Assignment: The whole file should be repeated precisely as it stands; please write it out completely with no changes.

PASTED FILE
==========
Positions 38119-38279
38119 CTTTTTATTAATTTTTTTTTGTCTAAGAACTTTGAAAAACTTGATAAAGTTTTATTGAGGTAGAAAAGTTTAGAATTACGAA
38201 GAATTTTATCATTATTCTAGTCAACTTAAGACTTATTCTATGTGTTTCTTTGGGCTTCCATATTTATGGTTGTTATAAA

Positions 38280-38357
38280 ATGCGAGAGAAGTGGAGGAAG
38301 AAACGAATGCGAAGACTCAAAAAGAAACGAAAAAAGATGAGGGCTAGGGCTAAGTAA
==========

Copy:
Positions 38119-38279
38119 CTTTTTATTAATTTTTTTTTGTCTAAGAACTTTGAAAAACTTGATAAAGTTTTATTGAGGTAGAAAAGTTTAGAATTACGAA
38201 GAATTTTATCATTATTCTAGTCAACTTAAGACTTATTCTATGTGTTTCTTTGGGCTTCCATATTTATGGTTGTTATAAA

Positions 38280-38357
38280 ATGCGAGAGAAGTGGAGGAAG
38301 AAACGAATGCGAAGACTCAAAAAGAAACGAAAAAAGATGAGGGCTAGGGCTAAGTAA